Subhash Goyal, president, Indian Association of Tour Operators (IATO), and chairman of STIC Travel Group talks about the new focus areas for inbound tourism. By Heena Mahajan
How has the economic slowdown in the US and Europe affected inbound tourism in India?
The economic slow down has adversely affected inbound tourism in the country however, both the ministry of tourism and all the IATO members have come up with different strategies in order to meet the challenge. We are approaching new markets and those where there has been little impact of recession like the BRICS countries. In addition, we have also increased our promotions in countries like South East Asia and China. We have also triggered our marketing efforts in the Middle East. As you already know that we have offered visa on arrival to 10 countries. Within one or two years, another 16-20 countries will be in the loop. All these efforts are expected to help us cover the gap created in the inbound tourism growth in the country due to the accelerating economic slowdown.
What has been responsible for the growth of domestic tourism in India lately?
While the numbers of the inbound tourists is six million, outbound has reached 12 million, the number of Indians travelling withing the country has risen to 450 million. For the financial year 2010-11, the domestic tourism grew by 15 per cent as compared to 2009-10. One of the main reasons for such a growth is that the state tourism boards are actively promoting themselves in other states. Leave Travel Concessions (LTCs) in government jobs provides people opportunities to travel, which seemed almost impossible earlier. Places like Andaman & Nicobar Islands, Daman & Diu are all one click away because of the modern low cost carriers. Indian Railways has also introduced these tourist-friendly and one of the fastest Shatabdi trains like Bhopal Shatabdi, Kalka Shatabdi, Jan Shatabdi Express and many more. These trains connect metro cities with other important tourist, pilgrimage or business cities. They offer fast connectivity with only a few intermediate stops. These are fully air-conditioned and of a much higher standard than most of our trains. All these factors have contributed in the growth of domestic tourists.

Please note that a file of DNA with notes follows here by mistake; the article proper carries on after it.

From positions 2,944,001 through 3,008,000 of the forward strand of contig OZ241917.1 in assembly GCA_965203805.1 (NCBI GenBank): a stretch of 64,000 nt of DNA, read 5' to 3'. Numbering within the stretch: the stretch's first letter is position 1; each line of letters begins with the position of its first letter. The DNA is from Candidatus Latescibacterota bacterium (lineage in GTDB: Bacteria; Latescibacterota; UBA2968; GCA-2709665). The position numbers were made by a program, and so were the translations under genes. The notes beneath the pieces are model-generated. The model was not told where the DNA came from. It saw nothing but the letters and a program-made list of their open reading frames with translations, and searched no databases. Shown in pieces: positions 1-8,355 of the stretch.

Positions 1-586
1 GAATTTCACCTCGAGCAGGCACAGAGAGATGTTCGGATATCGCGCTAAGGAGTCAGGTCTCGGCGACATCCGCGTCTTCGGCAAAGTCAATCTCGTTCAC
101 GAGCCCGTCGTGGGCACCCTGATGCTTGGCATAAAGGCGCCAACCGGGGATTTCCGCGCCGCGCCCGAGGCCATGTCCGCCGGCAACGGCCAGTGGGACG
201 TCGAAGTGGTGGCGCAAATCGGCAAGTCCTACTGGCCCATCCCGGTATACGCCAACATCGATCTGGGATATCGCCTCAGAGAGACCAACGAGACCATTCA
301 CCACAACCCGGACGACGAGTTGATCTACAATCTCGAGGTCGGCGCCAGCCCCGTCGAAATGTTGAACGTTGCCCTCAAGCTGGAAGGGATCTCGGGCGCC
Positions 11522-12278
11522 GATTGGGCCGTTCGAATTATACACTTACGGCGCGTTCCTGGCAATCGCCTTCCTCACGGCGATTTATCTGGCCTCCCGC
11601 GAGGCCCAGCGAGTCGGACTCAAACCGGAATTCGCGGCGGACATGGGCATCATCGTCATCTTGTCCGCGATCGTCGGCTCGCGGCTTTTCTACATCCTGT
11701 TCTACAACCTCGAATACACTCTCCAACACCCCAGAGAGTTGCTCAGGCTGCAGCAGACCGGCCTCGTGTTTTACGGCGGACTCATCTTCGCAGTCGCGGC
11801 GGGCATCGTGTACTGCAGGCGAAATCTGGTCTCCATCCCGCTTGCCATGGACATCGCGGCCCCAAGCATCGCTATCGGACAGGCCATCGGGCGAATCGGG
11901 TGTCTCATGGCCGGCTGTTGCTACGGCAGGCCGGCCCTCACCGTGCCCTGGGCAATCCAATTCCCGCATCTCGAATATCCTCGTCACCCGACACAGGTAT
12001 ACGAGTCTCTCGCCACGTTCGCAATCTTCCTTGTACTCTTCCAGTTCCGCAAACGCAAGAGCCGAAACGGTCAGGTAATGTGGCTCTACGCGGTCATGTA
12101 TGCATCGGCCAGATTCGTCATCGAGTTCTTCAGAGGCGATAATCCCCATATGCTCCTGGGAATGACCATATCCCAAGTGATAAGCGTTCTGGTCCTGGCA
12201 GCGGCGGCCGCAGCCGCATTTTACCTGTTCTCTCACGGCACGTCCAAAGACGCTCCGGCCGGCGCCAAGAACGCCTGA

The Indian aviation sector is in a state of turmoil. Do you think it is possible to come out of the crises?
It is really a tragedy that we don’t really have an aviation policy which will help these airlines to grow and also, make them an important instrument for tourism and economic growth in the country. Ad hoc policies have resulted in either bankruptcy or the airlines being forced to sell their stakes. The current example being Kingfisher, India’s only five star airlines which virtually went bankrupt recently. The others were Air Deccan, Air Sahara, and a few other small players. Air India is surviving on the tax payers’ funds being pumped in by the government. The ground reasons for all this is that ATF (Aviation Turbine Fuel) and landing charges levied are the highest in the world. To improve the prevailing conditions in the aviation sector, we need a change in terms of our policies and norms. The problem triggers when those reforms do not go far. For instance, privatisation which was initiated to increase the competition. What we need to have is a transparent long-term aviation policy and taxes should not be more than five per cent. Landing route navigational charges should be competitive with the neighboring states. There should be incentives for the newcomers to fly and use the new airport terminals.